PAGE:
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What Is The FHA Doing With All The Seriously Delinquent Mortgages?

delinquent mortgages
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EDITOR'S NOTE: While the number of seriously delinquent mortgages (90-days-plus) on FHA loans has dropped from 12% during the height of the pandemic to 8.5% today, it’s still far higher than the pre-pandemic level of around 4%, per Wolf Street. Foreclosures are surging, but that surge is based on foreclosure moratorium numbers. The actual FHA foreclosure rate isn’t as bad as it was post-2008. That’s because the Fed’s asset purchases — including mortgage-backed securities purchases — have spiked the housing market and eased the pressure on both sides of the equation. Wolf Street explains that what this means is, “the Fed thereby bailed out mortgage lenders and their guarantors once again.”

8.5% of FHA mortgages are still seriously delinquent — accounting for half of all seriously delinquent mortgages.

By Wolf Richter for WOLF STREET.

The FHA – a government agency that insures 7.5 million high-risk, low-down-payment mortgages, including subprime mortgages – has been at the core of the pile-up of delinquent mortgages during the period of the foreclosure moratorium and forbearance, when borrowers didn’t have to make mortgage payments.

Among FHA-insured mortgages, serious delinquencies (90+ days behind) have been dropping since the 12% peak in February. By the end of September, 8.5% of FHA mortgages, or 632,000 mortgages, were seriously delinquent, according to a report by the AEI Housing Center. This is still far higher than the rate before the pandemic of just over 4%, and accounted for over half of all seriously delinquent mortgages, though FHA mortgages account for only 17% of all mortgages.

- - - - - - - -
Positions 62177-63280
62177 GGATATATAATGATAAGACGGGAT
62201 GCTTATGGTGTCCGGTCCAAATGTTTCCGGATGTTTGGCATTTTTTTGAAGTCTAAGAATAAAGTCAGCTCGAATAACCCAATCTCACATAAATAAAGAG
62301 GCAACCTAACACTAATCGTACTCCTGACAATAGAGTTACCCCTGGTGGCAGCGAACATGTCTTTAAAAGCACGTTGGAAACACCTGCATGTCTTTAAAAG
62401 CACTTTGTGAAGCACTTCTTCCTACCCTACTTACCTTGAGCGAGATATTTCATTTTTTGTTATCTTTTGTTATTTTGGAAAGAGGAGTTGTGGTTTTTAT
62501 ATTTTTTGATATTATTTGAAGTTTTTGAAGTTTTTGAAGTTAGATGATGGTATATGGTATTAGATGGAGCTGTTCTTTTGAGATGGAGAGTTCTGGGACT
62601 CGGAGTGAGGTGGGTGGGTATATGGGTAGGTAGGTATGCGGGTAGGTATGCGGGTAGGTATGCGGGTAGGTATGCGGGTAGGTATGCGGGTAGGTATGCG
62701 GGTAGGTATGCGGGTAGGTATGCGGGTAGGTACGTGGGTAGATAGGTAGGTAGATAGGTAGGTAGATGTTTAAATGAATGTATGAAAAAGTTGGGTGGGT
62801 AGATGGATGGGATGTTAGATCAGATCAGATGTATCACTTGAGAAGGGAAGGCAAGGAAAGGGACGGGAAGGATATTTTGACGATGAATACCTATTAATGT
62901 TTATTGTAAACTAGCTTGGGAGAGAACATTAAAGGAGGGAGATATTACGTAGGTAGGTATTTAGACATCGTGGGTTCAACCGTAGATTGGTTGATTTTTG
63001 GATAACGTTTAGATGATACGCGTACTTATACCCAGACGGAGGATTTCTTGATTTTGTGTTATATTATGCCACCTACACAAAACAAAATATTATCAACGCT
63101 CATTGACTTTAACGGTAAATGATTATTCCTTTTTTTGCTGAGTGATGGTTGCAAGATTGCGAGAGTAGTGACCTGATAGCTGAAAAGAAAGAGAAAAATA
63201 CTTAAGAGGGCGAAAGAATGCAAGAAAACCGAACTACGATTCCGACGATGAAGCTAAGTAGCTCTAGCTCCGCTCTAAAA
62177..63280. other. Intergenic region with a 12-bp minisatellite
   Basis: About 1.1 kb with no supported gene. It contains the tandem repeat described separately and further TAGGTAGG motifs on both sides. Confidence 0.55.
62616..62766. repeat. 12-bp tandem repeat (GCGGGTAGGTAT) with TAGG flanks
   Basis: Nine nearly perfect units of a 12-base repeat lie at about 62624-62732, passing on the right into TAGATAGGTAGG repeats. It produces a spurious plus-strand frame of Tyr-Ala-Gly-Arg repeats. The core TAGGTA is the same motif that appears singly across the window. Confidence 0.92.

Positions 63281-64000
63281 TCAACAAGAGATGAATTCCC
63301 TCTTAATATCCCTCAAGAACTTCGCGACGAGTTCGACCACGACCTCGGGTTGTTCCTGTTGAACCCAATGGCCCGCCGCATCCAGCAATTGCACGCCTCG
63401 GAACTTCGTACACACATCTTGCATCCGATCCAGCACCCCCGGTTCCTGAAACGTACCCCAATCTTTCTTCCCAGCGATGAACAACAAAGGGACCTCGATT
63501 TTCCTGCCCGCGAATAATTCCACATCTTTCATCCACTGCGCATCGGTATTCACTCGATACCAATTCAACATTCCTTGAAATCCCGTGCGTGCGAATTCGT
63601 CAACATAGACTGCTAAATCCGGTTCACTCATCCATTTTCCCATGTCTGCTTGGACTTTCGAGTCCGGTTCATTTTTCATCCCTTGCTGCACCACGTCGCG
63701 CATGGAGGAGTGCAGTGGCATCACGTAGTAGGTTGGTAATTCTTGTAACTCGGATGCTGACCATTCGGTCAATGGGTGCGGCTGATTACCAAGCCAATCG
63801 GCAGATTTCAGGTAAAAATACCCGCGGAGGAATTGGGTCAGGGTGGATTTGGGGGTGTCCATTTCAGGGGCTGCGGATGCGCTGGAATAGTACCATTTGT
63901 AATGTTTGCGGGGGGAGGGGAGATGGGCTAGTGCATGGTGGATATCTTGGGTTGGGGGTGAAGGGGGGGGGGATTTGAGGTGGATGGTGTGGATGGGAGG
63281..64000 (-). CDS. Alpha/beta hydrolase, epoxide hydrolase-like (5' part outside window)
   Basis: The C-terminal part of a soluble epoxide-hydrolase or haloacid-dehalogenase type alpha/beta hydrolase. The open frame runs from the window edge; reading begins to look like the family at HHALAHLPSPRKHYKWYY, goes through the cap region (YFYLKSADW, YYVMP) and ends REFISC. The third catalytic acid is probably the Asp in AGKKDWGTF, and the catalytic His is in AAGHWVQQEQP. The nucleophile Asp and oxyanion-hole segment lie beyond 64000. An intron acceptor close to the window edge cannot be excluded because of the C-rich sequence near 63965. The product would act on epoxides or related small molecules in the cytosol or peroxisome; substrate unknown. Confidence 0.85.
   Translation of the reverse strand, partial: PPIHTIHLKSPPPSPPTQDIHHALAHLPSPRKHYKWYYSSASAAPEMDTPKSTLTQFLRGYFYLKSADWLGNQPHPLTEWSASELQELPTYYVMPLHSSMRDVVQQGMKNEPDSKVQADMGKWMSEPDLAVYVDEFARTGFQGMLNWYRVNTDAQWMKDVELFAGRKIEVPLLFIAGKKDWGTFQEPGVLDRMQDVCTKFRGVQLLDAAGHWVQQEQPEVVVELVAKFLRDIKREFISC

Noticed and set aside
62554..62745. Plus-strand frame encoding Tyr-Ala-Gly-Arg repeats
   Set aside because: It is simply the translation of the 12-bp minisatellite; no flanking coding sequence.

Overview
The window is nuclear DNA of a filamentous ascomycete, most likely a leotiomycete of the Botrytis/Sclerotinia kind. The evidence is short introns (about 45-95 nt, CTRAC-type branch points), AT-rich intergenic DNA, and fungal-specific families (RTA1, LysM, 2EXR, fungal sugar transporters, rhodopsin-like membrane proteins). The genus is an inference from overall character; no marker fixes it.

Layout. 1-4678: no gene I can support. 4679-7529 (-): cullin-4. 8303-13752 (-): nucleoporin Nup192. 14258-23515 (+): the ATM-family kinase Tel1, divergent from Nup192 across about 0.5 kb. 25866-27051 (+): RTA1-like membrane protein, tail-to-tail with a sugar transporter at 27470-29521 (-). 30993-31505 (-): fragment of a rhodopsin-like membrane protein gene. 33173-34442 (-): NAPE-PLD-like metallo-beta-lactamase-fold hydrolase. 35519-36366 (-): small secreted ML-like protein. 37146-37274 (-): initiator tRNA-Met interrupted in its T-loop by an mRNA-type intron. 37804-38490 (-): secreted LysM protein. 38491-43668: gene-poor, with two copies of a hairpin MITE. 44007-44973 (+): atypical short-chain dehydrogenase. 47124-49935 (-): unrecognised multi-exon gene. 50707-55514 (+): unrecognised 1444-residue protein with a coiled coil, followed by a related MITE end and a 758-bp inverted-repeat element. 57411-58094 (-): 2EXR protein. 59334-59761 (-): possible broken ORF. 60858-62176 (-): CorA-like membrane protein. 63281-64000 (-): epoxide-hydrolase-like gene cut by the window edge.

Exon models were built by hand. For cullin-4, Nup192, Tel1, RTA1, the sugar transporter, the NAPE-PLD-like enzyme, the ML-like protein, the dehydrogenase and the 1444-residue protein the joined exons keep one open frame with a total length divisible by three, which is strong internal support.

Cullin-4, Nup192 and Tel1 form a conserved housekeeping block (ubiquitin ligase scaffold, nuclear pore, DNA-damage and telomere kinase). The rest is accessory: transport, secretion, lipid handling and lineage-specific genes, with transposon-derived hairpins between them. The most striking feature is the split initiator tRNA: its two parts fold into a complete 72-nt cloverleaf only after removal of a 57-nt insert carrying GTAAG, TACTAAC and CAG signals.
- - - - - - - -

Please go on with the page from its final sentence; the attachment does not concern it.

Photo: Wolf Street

The foreclosure moratorium ended on July 31. When the forbearance period ends for each mortgage depends on the borrower and when the mortgage was entered into a forbearance agreement. For more and more of these mortgages, forbearance is terminating, and this is when the borrower needs to deal with reality, of sorts.

How can a borrower exit the forbearance agreement?

Given the surge in home prices, many borrowers can sell the home for more than the balance of the mortgage; and they would then pay off the mortgage in full, thereby fix the arrearage, cover the selling expenses, and may even have some cash left over. This might be a great time to sell a home, after that kind of run-up in prices. And it solves the problem.

If borrowers can resume making normal payments on the existing mortgage, the missed payments will be added to the end of the mortgage, which moves the mortgage into “current” status.

If borrowers cannot resume making normal payments, they can work out a deal to have the mortgage modified to stretch out the term of the mortgage and lower the payments. If that doesn’t work, they can sell the home and pay off the mortgage.

Borrowers face foreclosure if they cannot meet the requirements of even a modified mortgage, and cannot sell the home for enough to pay off the mortgage.

The rampant price spikes of homes in most markets not only support the sale of the home to cure the delinquency, but also make mortgage modifications easier because many borrowers now have equity in their homes as a result of the home price gains.